Sitting in Williamson County Public Library this week, a 6-year-old from Tunisia watched as she flexed her fingers, first closing the new blue plastic hand on her left, and then mimicking the motion with her right hand.
Teacher Barry Lucas watched the child’s curiosity as she quickly adapted to her first prosthetic arm, created by two of his students at Clayton-Bradley Academy in Maryville.
The opportunity to build something that would help another person is what sparked the interest of Jaden Bogert and Caroline Stedina in his engineering class and fueled their work during the past semester.
Monday the Clayton-Bradley girls, their parents and Lucas traveled to Nashville to deliver the arm to Aniyah Irwin, whose family was passing through on their way from Africa to Texas.
“She is the adopted daughter of two missionaries from the United States who are currently living full-time in Tunisia,” Lucas explained, and they travel to American only every couple of years.
Aniyah has a congenital birth defect that stopped development of her left forearm just below the elbow.
“Adolescent prosthetics are expensive, and you outgrow them quickly,” noted Lucas. But a worldwide online community, e-NABLE.org, is connecting people who need prosthetics with students, engineers and medical professionals who can provide them.
The Clayton-Bradley students talked with e-NABLE’s founder and a couple of engineers over FaceTime before the Monday meeting with Aniyah and received a few tips.
One was to take a small stuffed animal as a gift to break the ice during their first meeting, which also provides something simple for the child to pick up.
Jaden and Caroline adjusted the straps and used athletic tape to help fit the prosthetic on Aniyah’s forearm. Soon the little girl was taking it off and putting it on herself.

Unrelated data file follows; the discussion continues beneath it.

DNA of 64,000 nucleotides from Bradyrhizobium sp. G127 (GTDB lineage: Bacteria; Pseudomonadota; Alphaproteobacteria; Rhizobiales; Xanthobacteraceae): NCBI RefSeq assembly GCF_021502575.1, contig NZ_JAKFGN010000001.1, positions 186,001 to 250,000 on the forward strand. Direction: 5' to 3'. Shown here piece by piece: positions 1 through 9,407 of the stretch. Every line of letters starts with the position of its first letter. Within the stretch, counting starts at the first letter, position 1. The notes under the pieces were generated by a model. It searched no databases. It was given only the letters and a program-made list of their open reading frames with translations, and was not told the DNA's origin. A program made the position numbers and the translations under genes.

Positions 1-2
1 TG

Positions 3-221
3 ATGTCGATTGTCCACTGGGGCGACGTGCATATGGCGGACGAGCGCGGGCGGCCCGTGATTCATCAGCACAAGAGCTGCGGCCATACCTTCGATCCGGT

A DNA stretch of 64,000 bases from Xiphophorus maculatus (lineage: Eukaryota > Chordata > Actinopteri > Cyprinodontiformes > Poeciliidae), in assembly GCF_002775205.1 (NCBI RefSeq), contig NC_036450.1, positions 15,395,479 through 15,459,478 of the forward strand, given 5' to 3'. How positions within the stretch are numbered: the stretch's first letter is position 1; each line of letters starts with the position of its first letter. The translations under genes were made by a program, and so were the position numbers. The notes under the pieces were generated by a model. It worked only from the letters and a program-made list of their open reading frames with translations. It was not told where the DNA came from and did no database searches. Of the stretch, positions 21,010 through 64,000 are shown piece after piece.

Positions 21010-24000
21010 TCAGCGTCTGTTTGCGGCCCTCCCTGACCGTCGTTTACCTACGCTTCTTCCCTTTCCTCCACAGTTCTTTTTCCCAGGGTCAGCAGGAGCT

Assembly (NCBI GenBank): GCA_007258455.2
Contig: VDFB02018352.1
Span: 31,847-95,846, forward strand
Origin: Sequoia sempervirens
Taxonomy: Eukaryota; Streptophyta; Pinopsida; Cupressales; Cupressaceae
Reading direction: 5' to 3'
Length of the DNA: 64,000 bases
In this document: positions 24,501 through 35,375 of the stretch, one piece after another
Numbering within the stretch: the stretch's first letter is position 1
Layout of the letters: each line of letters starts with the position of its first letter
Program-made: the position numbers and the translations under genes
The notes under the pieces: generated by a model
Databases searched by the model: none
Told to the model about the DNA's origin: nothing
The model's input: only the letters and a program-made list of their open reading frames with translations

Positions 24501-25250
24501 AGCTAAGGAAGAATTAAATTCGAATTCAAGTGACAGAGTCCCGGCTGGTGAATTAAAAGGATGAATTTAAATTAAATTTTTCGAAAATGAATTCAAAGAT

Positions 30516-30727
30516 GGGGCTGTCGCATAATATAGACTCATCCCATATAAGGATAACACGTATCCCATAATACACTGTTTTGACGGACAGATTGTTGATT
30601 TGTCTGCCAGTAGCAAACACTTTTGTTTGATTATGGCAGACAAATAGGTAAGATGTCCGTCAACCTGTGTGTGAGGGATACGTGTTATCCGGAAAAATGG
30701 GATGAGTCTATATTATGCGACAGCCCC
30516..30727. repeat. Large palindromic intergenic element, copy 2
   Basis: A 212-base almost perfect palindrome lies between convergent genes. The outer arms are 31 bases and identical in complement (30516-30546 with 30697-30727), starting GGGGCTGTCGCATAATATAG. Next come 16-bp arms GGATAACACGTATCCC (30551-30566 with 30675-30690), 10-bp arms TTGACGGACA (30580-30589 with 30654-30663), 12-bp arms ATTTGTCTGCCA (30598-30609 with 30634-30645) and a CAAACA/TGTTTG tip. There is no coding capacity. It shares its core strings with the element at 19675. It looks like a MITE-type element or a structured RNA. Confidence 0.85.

“She’s a little dynamo,” Lucas said.
They took pictures and videos to share with the e-NABLE engineers. “We’re also going to do some work on modifying the design to fit her better,” Lucas said.
“I think we will have the opportunity as Aniyah grows to provide her with another arm,” he said.
The girl’s left forearm currently is only 3 or 4 inches, he explained, but as she grows it will grow proportionally and she will continue to develop her ability to use the prosthetic.
While he was happy for Aniyah, Lucas also said, “I was so excited that my students had an opportunity to do something like this.”
“It’s the type of opportunity that we want for our students at Clayton-Bradley,” he said, and they hope other schools will join the effort too.
In his Project Based Engineering class, Lucas said, “we’re always looking at engineering for social good.”
He read about e-NABLE about a year ago, and in January when he heard about his new students’ passion for volunteer work, “It popped back into my brain,” he said.
When Caroline and Jaden started working on the prosthetic, Lucas said, “I had to get out of their way to keep from getting run over.”
“It’s one of those really great things as a teacher, when you feel that they don’t really need me,” Lucas said.
He was there to help them problem-solve issues such as how to print the larger parts, but “I never had to push them. They were always one step ahead.”
He hopes the Clayton-Bradley students not only will continue using the school’s 3D printers to create prosthetics but also will increase the visibility of e-NABLE. “It’s such a unique opportunity for folks to give back,” he said.